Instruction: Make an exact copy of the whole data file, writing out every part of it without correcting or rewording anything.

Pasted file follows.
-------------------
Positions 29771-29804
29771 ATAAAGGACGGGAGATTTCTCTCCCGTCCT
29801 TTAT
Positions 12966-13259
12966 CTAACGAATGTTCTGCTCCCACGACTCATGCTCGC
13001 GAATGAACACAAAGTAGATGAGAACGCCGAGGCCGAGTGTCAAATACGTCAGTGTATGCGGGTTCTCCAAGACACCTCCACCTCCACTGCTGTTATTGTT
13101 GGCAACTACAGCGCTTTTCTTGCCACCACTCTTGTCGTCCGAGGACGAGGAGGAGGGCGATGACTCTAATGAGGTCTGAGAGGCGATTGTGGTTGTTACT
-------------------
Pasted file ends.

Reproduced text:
Positions 29771-29804
29771 ATAAAGGACGGGAGATTTCTCTCCCGTCCT
29801 TTAT
Positions 12966-13259
12966 CTAACGAATGTTCTGCTCCCACGACTCATGCTCGC
13001 GAATGAACACAAAGTAGATGAGAACGCCGAGGCCGAGTGTCAAATACGTCAGTGTATGCGGGTTCTCCAAGACACCTCCACCTCCACTGCTGTTATTGTT
13101 GGCAACTACAGCGCTTTTCTTGCCACCACTCTTGTCGTCCGAGGACGAGGAGGAGGGCGATGACTCTAATGAGGTCTGAGAGGCGATTGTGGTTGTTACT